The quality of Network Neutrality affects the Open Internet and the World Wide Web and how much control corporations have over what you/we can and can’t see as well as how much it will cost you/us is about to be classified in America by the FCC. Broadband Discrimination is the key issue. Why Net Neutrality is important spans a variety of subjects from speed of information sharing, promotion of liberty, capacity for free market innovation and competition as well as national and international security issues that impact America. It is a hyper critical issue, if we let that go it will be very difficult to get back to an internet as we know the last decades up to today.
It is clear that reducing the ‘open net’ reduces freedom and liberty on multiple levels. From promotion of democracy and liberty to protection of free speech and the ability of free markets to innovate and compete in a rapid and progressive manner. The main point is how the internet is classified by the FCC (Federal Communications Commission). By classifying the net as a utility, which from our perspective it clearly should be classified as, the ability of the government to protect the free flow of information and free market capacity is increased.
Ironically, corporations promoting regulation and stratification, which will allow charging more for selective access to bandwidth, are arguing that by ‘restricting’ access they are supporting ‘free market’ principles. Context is required to understand that they are arguing corporate rights in contrast to the rights of ‘the people’ to have equal access to a necessary and needed public utility.
The Corporate Lobby Argues…
Corporations say they have no intention of reducing the free flow of information, but this is an ambiguous and unreliable phrase. They can say they have no intention, but if the corporate lobby achieves their goals they will be able to restrict access at the last mile between your house or connection and the provider. This gives them the ability to create artificial scarcity thus pushing the consumer into paying more if they want more or better access. Corporations will also be more able to restrict content thus limiting the open nature of the net. This can have many varied ramifications affecting content access.
Corporate Control of Communications (Corporatocracy)
The negative ramifications of allowing corporations to gain control of the internet will most likely include increased costs for access, reduction of utility of the internet, and a general and potentially strong impact over the short and long term ability to foster freedom, liberty and even economic and national security. And if you were ever concerned about the NSA using your data to control your life (generally the NAS mission is to protect Americans) you might want to consider the fact that corporations literally restrict your ability until you give them permission, otherwise your general internet interaction may be limited (Just think about the number of times you’ve clicked “I Agree” without reading the endless small print). And corporations ‘do’ use your data to control aspects of, and impose influence over your life via network interactions that are far more intrusive than the NSA when examined in relevant context.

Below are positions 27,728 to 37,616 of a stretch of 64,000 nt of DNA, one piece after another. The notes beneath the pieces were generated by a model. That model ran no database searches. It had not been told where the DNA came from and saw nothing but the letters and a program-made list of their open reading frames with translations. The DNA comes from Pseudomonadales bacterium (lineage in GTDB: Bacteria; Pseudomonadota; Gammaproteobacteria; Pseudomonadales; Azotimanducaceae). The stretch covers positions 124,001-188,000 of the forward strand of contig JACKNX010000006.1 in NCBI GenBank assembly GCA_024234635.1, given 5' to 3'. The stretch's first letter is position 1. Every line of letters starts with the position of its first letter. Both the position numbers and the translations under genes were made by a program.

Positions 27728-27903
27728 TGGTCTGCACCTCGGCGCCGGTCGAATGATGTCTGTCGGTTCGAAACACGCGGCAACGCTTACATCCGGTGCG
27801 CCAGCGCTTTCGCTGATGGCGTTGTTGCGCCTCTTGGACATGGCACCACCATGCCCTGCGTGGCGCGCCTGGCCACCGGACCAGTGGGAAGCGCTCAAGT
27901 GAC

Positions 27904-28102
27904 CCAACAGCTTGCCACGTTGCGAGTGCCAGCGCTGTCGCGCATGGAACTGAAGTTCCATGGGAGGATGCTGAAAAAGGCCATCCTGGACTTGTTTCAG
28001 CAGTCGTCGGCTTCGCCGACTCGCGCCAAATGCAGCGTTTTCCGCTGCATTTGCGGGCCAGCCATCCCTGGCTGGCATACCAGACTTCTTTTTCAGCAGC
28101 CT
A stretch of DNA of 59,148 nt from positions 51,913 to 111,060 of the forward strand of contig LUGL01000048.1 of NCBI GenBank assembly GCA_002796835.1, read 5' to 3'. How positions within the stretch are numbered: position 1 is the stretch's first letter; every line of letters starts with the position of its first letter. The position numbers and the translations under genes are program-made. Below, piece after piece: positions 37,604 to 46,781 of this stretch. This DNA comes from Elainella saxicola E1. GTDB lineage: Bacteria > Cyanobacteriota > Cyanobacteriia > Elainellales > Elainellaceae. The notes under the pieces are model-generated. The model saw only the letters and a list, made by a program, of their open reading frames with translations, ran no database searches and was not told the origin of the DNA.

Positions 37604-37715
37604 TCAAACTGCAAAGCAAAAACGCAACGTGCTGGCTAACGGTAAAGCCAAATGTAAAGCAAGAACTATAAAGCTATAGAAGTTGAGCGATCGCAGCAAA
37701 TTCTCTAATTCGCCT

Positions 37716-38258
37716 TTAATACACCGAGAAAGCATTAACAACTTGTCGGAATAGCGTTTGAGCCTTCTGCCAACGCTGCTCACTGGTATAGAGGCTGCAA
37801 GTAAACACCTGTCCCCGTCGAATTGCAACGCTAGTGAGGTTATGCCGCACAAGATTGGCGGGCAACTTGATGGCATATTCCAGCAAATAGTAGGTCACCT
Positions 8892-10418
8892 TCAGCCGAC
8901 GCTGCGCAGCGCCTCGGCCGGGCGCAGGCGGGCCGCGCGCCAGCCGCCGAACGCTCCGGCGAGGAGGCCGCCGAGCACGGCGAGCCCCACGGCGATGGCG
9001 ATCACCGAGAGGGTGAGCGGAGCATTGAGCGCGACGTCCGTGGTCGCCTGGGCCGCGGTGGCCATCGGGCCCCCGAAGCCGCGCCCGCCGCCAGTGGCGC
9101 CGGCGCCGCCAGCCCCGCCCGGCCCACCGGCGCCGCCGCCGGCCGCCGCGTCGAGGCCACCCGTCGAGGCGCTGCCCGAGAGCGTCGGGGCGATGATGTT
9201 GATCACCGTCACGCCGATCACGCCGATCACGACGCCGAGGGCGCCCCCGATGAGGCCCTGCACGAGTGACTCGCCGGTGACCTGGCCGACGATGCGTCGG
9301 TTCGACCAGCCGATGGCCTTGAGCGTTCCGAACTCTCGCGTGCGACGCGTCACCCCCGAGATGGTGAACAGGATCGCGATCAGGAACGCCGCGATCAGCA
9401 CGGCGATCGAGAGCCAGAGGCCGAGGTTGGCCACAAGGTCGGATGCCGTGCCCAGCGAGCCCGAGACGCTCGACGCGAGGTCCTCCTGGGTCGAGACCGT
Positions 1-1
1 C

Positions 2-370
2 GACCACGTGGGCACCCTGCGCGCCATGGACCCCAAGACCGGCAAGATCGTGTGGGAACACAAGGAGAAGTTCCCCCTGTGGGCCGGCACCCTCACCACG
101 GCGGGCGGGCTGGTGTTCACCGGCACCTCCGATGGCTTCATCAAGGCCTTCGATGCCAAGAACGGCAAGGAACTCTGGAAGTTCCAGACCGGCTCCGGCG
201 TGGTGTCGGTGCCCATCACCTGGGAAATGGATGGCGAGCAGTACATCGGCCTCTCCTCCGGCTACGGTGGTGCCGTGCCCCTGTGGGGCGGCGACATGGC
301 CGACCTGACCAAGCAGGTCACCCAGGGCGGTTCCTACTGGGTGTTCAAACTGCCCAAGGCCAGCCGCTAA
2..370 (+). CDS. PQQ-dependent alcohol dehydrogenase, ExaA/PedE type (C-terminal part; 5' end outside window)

Consider economic and national security. In this case, the U.S. government ‘utility’ classification can aid in protecting free speech and free markets. Contrast this with countries where governments are controlling the free flow of information on the internet – in this case it would be corporations having control over the free flow of information.
Free Speech and Personal Liberty
Reducing Net Neutrality is similar to reducing Free Speech.
By not classifying the internet as a utility we allow corporations increased control over access, which enables them greater control over costs via access. It also may easily create large monetary barriers to entry in the marketplace, which would then exclude smaller developers. This gives larger corporations unfair advantage over smaller net developers that don’t have the monetary resources to get past increasing barriers to entry, thus coercing small developers to enter the market by giving up their innovations and rights to larger corporations.
Background on Net Neutrality
Vinton Cerf, a co-inventor of the TCP/IP protocol as well as Tim Berners Lee the originator of the HTTP protocol as well as Lawrence Lessig and others have spoken on behalf of the Open Internet (Net Neutrality).
In 2003 Professor Tim Wu of Columbia University – Law School published a paper called ‘Network Neutrality, Broadband Discrimination’, which presented context between those for control of the internet and maintaining it’s current “Darwinian” (open/evolving) structure, which is more of a ‘Free Market’ approach allowing the open nature of the net to enable open development and more equal communications access across a broad and level playing field.
At stake is the classification by the FCC as Title I, or Title II, both (and consideration of other aspects of the Act such as access under section 706), which deals with the rights and duties of telecommunication providers. In order to protect Net Neutrality and an Open Internet the FCC should classify the internet as a utility with as much protection of the public utility as possible.
- Telecommunications Act of 1996
- Vint Cerf speaks out on net neutrality
- Tim Berners Lee – Net Neutrality: This is serious
- Net Neutrality: A Guide to (and History of) a Contested Idea
- Wu, Tim, Network Neutrality, Broadband Discrimination. Journal of Telecommunications and High Technology Law, Vol. 2, p. 141, 2003. Available at SSRN: http://ssrn.com/abstract=388863 or http://dx.doi.org/10.2139/ssrn.388863